How to deal with mental health on campus

It’s OK to not be OK

A study from Penn State for the Center for Collegiate Mental Health found that threat-to-self behaviors are becoming more common in students seeking mental health services. It also explains out of all mental health conditions, depression and anxiety remain the most common. Here's how to deal with mental health on campus.

One in five students will experience mental health issues during college. It's important to be able to recognize the signs and know where to seek help if you need it.

Most students don't realize they are most susceptible to the onset of mental disorders during their college years. According to the National Alliance on Mental Illness, 75 percent of all mental health conditions begin before the age of 24 — meaning a majority of students will begin dealing with mental health issues before graduation.

Depression and anxiety, along with many other mental health conditions, can often go undiagnosed for years. Their symptoms can also be aggravated by the stressful and unstable college lifestyle.

These tips can help all, diagnosed and undiagnosed, through symptoms of mental health conditions.

Use campus resources

Most universities offer mental health centers for their students at little to no cost. Trained professionals are available talk to, even without a diagnosis. If you're not comfortable seeking professional help, there are anonymous chat forums for help with various mental health conditions and will allow you to seek comfort in knowing you're not alone.

Revel in the little things

While depression can't be cured by simply going for a run, trying to approach the day with a positive attitude can help, even marginally.

With the work that comes with a full class schedule, college can be incredibly overwhelming. Mapping out due dates and exams can make it even worse. It's better to work day to day. Be glad you beat the coffee line, or enjoy every tick you cross off your to-do list. It's the little things that make life more manageable and less overwhelming.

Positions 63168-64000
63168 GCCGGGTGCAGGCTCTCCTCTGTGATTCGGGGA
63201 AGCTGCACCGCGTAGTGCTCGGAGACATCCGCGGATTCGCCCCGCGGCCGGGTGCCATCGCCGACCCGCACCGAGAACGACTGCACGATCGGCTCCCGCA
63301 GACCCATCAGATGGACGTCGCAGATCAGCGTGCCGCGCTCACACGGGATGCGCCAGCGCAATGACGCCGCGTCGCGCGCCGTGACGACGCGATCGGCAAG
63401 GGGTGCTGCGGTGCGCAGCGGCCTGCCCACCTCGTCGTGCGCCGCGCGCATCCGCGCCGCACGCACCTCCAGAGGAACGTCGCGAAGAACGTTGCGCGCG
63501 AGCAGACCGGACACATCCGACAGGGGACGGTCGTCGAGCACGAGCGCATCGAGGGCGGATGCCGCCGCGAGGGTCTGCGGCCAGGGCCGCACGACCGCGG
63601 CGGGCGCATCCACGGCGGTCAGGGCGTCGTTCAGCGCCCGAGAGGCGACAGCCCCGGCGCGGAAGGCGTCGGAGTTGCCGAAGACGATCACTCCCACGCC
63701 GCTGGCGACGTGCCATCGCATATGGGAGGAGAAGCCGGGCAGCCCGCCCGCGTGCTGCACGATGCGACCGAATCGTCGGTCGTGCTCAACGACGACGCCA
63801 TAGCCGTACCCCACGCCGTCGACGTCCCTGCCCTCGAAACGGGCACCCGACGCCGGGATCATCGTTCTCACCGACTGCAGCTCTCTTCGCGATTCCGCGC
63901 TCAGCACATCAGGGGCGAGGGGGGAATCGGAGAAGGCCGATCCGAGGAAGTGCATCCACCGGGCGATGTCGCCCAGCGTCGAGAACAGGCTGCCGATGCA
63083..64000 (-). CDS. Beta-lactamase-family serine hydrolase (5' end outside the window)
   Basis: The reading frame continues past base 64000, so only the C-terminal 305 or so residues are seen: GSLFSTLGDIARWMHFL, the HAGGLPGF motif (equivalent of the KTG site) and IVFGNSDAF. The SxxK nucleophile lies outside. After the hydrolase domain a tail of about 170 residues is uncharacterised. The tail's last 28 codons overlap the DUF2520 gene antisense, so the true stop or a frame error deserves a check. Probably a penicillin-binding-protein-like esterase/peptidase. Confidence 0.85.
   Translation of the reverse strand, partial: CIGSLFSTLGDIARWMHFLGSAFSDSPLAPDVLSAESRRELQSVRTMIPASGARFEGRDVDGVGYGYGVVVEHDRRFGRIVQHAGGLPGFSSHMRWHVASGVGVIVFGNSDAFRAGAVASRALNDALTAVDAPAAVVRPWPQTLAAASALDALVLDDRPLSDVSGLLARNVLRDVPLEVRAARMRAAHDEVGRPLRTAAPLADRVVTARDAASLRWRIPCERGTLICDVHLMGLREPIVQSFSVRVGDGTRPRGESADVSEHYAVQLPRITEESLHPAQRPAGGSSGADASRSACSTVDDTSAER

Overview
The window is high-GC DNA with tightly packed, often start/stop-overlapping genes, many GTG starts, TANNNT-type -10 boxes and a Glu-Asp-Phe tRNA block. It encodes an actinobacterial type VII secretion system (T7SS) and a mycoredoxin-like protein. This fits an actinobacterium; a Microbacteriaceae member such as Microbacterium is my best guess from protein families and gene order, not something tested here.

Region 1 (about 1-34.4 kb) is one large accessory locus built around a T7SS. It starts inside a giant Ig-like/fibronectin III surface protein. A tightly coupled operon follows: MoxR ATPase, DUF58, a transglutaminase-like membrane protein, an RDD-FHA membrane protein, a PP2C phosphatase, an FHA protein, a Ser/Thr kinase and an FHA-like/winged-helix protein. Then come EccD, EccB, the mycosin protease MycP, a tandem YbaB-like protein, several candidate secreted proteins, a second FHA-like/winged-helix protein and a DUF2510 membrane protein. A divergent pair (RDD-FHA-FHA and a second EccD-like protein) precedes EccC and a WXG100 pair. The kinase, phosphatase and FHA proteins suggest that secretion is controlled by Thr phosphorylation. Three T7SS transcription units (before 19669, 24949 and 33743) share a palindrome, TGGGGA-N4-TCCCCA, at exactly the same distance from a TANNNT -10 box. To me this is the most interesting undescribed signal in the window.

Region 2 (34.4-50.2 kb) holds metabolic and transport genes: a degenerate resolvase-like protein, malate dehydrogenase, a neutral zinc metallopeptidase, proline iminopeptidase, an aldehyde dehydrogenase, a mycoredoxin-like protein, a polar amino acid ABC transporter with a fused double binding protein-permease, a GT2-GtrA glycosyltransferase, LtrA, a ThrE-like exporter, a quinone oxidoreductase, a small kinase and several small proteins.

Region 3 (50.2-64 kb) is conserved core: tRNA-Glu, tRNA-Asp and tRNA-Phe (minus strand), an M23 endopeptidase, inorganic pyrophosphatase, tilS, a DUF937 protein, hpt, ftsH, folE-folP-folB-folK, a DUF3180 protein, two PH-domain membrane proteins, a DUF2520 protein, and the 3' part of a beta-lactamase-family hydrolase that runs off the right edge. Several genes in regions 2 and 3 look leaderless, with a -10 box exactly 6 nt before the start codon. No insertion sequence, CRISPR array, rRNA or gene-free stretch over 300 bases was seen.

Good things happen everyday, and sometimes it amounts to more than the stress of the overall picture.

Know your limits — and when to push yourself

Somedays it will be hard to get out of bed, and that's okay. It is okay for everything to be too much — it is okay to be sad — but also know that it won't be everyday. There are times when you'll feel bad but with a little effort you'll get to class fine. And then there are times where it isn't possible, and that's okay too — normal, even. You know yourself best, so listen to your body. You'll know what days are too much more than anyone else.

Make time to do something you enjoy

We all have that one favorite thing. It could be a show, a craft, an activity, a club, or a song. Make time for it. It will ensure some time to decompress. Go for a run, paint, cook, sing, be yourself, have fun.

Take care of yourself first

School work may seem like your first priority, but it's your second. You are your first priority. Nothing is going to go well if you aren't taken care of. It is incredibly important to eat regularly, drink water, and get enough sleep. Take some personal time each day — it's okay to be selfish sometimes.

Know it's okay to not be okay

Repeat it with me: it is okay to not be okay. It is okay to admit it. It is okay to look for help. It is okay to be who you are.

Michigan State